Benefits

Helping Employees With College Debt and Savings

Offering workers help in managing or even paying back their student loans is a benefit valued by employees and will ultimately help them save for retirement.

By Lee Barney editors@plansponsor.com | June 13, 2017
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Be it carrying student loan debt well into middle age or saving for a child’s college education, Americans are increasingly finding that funding a college degree puts a major drag on retirement saving.

While young adults may delay saving for retirement because of crushing student loans, and parents may consider it their duty to fund their child’s higher learning, people should not lose sight of their own needs in retirement, advisers say.

“Student loan debt is the No. 1 baggage that people come in with when they start a career,” notes James Sullivan, vice president of Essex Financial in Essex, Connecticut. “A monthly payment of $600 or $800—more than a car payment—can be crippling.”

Indeed, a survey by IonTuition found that 70% of students graduate from college with student loan debt averaging $37,172 and that people carry this debt well into their adult years; 44% of Millennials carry student loan debt, while the same is true for 26% of Generation X and 13% of Baby Boomers. IonTuition, in fact, discovered a direct link between student loan debt and retirement savings, finding that people with no student loans have a median retirement savings balance of $56,000 but that people with student loans have a median balance of $31,000.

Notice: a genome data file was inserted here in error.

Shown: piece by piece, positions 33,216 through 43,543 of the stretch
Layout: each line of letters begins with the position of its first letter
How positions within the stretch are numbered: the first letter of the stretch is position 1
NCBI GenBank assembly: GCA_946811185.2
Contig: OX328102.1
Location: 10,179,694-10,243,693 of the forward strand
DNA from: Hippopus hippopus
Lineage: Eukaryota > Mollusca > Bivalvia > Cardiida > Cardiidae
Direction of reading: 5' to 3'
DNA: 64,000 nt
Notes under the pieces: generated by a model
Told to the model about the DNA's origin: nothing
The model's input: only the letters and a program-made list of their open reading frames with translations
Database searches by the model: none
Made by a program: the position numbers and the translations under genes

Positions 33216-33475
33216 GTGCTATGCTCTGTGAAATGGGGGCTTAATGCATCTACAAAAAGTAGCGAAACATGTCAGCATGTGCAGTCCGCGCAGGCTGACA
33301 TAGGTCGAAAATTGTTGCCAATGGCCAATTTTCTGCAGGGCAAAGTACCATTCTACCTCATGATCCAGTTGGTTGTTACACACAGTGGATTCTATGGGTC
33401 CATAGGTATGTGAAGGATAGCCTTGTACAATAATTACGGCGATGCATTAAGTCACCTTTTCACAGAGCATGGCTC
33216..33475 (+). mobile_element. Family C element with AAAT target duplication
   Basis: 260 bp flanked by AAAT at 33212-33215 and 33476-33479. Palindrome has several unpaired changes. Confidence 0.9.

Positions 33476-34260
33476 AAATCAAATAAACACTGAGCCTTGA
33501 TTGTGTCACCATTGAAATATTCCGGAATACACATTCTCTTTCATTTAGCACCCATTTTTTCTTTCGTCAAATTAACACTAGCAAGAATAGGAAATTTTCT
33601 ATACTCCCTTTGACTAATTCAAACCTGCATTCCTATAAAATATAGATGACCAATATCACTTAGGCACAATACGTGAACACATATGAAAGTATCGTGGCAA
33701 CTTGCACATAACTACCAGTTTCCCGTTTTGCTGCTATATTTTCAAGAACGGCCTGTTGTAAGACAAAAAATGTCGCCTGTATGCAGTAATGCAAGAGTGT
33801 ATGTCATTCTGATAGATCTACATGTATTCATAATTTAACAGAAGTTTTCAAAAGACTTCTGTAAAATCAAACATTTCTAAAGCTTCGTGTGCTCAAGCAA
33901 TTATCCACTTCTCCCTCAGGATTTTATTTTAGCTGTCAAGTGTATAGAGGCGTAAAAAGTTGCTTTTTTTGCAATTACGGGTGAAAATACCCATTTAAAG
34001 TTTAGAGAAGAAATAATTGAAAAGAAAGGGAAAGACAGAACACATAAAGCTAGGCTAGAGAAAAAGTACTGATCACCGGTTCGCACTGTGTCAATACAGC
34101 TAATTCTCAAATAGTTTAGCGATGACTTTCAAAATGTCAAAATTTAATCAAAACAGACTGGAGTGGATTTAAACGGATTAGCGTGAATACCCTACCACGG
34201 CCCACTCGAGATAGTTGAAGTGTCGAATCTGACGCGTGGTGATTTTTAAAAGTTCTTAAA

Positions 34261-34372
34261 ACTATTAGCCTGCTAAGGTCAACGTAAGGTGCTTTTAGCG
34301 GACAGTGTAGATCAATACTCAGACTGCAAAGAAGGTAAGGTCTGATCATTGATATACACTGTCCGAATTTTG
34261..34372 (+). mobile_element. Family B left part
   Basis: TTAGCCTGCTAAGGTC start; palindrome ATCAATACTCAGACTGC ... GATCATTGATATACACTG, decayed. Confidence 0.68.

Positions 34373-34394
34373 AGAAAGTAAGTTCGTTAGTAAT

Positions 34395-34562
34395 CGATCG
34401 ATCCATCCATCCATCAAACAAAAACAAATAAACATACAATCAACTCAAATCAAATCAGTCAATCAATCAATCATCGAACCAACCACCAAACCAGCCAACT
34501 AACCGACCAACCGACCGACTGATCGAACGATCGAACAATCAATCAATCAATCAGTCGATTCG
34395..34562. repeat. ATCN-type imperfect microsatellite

The majority of the borrowers are paying their loans back over decades, notes Mike Brown, managing director of Nitro, in Wilmington, Delaware. While only large companies have begun offering workers help in managing or even paying back their student loans, Brown hopes this benefit will resonate among more employers. “It’s a tremendous way to attract talent,” he says. 

The IonTuition survey found that only 4% of employers provide assistance with student loan repayment but that 76% of Americans think it would be an excellent benefit, 36% would prefer student loan repayment benefits over a 401(k), and 29% would prefer these benefits over health benefits.

NEXT: College savings

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